COLUMBIA, SC — Inside
The University of South Carolina is growing. And so a lot of things are growing around campus.
This year, the state’s flagship college will bring in its largest freshman class in history. Enrollment continues to hit school records, approaching 32,000 – 6,000 more than a decade ago.
To accommodate the additional students, USC has added more faculty, more police officers and new online services.
The school has started an online college and is allowing students to add their community activities on their transcripts.
Later in the school year, the university will ban tobacco and open a new business school building.
Students move into dorms Saturday. Classes start Aug. 22.
Here’s a look at what’s new at USC:
Freshman takeover: The school will add about 325 freshmen from last year for an expected total of 4,950. USC says students are coming because the school “is the place to be” and more accepted students enrolled than expected. Still, the growing student body helps, as state funding has shrunk by $40 million in the past five years.
More on the beat: After recent high-profile incidents and growing enrollment, USC added seven police officers this fall, bringing the size of the force to 70.
Teacher tally: USC added 156 faculty members this fall. That includes about 90 on the tenure track, bringing the total to more than 1,200.
Butt out: A campus tobacco ban starts Jan. 1. Smokers and chewers must be at least 25 feet from a building now.
Log in: Students now can register for classes, access their financial aid information and make tuition payments on new online systems. They also can manage parking information and pay tickets, as well as add money to CarolinaCards used at the university bookstore at the Russell House, 125-plus vending machines, campus dining halls, and Williams-Brice Stadium concessions.
Leading the way: Students can earn a “Graduation with Leadership Distinction” on degrees by tracking their academic work and community service and projects. They will have an electronic portfolio to show their accomplishments on their transcripts.
Clicking for a diploma: Palmetto College, which allows students to complete their bachelor’s degrees online, will have an enrollment of 400 to 500 when classes start.
Business class: The new, ultra-green $106.5 million Darla Moore School of Business building on Assembly Street opens in the spring — instead of winter break as originally planned. The new tenant for the current business school building, the U.S. Department of Justice, needed more time to move.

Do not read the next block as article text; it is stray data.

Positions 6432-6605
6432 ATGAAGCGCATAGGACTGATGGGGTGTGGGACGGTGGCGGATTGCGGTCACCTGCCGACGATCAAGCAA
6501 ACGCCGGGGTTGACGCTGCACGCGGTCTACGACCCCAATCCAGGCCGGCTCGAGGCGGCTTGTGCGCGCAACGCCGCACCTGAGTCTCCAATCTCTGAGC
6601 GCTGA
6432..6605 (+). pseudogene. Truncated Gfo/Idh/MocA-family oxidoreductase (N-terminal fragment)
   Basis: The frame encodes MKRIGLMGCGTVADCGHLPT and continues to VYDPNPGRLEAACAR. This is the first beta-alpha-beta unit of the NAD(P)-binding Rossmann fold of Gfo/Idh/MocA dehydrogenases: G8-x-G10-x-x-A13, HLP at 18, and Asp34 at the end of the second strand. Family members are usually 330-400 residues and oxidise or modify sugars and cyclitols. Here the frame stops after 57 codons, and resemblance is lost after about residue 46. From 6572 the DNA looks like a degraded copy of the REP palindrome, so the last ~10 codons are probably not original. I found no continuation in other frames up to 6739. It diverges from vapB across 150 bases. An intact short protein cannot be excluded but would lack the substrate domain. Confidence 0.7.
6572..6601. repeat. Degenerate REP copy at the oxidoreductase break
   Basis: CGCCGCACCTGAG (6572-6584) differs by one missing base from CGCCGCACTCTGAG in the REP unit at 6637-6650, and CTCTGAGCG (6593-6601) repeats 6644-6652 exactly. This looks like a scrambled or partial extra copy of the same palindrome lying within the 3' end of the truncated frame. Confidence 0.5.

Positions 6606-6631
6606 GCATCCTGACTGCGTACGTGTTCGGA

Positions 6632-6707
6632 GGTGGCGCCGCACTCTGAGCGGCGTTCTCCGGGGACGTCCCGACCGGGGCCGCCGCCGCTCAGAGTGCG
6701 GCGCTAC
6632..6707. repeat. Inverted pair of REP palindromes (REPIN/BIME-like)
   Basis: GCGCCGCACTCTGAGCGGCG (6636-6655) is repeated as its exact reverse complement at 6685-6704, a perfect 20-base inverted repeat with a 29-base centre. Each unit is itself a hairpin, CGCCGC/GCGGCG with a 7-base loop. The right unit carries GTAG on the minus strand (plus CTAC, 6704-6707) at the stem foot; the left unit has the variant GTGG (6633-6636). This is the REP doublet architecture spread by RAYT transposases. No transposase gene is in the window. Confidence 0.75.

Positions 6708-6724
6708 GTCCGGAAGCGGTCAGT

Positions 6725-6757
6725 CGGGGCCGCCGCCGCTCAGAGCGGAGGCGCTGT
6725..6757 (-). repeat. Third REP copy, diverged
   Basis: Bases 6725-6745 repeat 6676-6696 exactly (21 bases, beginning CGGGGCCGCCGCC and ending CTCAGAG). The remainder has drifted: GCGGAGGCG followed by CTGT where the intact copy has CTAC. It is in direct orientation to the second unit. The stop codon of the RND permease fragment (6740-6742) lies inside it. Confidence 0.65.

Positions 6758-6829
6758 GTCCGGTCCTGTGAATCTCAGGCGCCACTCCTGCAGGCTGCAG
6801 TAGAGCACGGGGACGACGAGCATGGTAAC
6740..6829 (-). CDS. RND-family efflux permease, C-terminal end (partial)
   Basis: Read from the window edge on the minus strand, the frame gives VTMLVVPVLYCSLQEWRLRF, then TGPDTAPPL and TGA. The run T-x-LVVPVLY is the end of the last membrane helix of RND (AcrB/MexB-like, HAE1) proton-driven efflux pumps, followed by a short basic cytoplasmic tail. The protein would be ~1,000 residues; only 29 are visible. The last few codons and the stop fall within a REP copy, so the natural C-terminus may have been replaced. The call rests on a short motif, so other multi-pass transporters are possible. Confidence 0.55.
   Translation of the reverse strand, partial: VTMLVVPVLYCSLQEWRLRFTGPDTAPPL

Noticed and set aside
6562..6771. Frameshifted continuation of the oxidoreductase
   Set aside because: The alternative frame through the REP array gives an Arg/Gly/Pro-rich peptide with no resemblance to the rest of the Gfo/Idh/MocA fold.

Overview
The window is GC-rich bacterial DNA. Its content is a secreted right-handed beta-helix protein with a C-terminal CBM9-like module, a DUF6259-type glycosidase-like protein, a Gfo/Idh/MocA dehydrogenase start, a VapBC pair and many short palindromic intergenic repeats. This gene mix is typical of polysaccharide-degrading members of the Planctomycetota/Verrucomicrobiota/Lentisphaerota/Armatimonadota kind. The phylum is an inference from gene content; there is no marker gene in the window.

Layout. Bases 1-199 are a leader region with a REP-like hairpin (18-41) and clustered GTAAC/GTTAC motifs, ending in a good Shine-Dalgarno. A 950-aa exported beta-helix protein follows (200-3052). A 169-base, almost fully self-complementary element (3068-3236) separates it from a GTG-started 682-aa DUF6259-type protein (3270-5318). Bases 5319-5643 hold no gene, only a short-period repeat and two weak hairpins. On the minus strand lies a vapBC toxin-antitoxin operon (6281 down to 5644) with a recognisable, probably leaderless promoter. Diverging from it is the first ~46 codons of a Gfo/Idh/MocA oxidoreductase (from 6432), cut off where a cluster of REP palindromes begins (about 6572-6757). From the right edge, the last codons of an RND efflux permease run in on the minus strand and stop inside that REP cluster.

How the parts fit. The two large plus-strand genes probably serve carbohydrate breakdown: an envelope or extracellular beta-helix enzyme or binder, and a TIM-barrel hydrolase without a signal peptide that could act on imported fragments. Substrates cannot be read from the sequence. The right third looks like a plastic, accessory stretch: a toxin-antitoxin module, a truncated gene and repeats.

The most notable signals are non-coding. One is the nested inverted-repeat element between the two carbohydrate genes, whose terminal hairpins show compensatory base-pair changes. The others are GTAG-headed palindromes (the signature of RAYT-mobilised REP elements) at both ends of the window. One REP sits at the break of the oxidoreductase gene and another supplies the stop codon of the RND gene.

Walk on the wild side: Pedestrian-friendly improvements to sidewalks and medians along Assembly Street that connect the east and west sides of campus will be finished by the end of the semester.
To your health: The Student Health Center will have expanded Sunday hours from 2-8 p.m., and add mental health counseling Sundays.
Finding success: The Student Success Center that helps students navigate classes and college life will provide every freshman with a “success coach” and expand courses, tutoring and coaching.
Online advice: A pilot online system allows students to schedule adviser appointments, receive reminders and prepare for advising appointments by completing a checklist of short questions.
Quiet quad: The three dorms that make up the 550-bed Women’s Quad will be closed for the year for renovations. Some freshmen will be housed in dorms usually reserved for graduate students. (Greene and Bull streets in front of the construction area have been limited to one-way traffic. But during move-in this weekend, Greene Street will temporarily reopen to two-way traffic.)
Moving around: The bursar and registrar offices have moved from the Petigru building near the Horseshoe to Main Street between Blossom and Wheat after a $5.5 million renovation that includes new state-of-the-art classrooms. The College of Arts and Sciences dean’s office has moved to Petigru from the Gambrell building.
Let’s eat: New in the Russell House are Fresh Burger and Wholly Habaneros. And in a popular move, Chick-fil-A will serve breakfast.
Early Greeks: Sorority rush is being held earlier than usual to avoid interfering with classes. For the first time, students participating in sorority rush moved into dorms Wednesday, three days before the traditional move-in day. Sorority rush starts Thursday. Fraternity rush now requires students to participate in a community service event.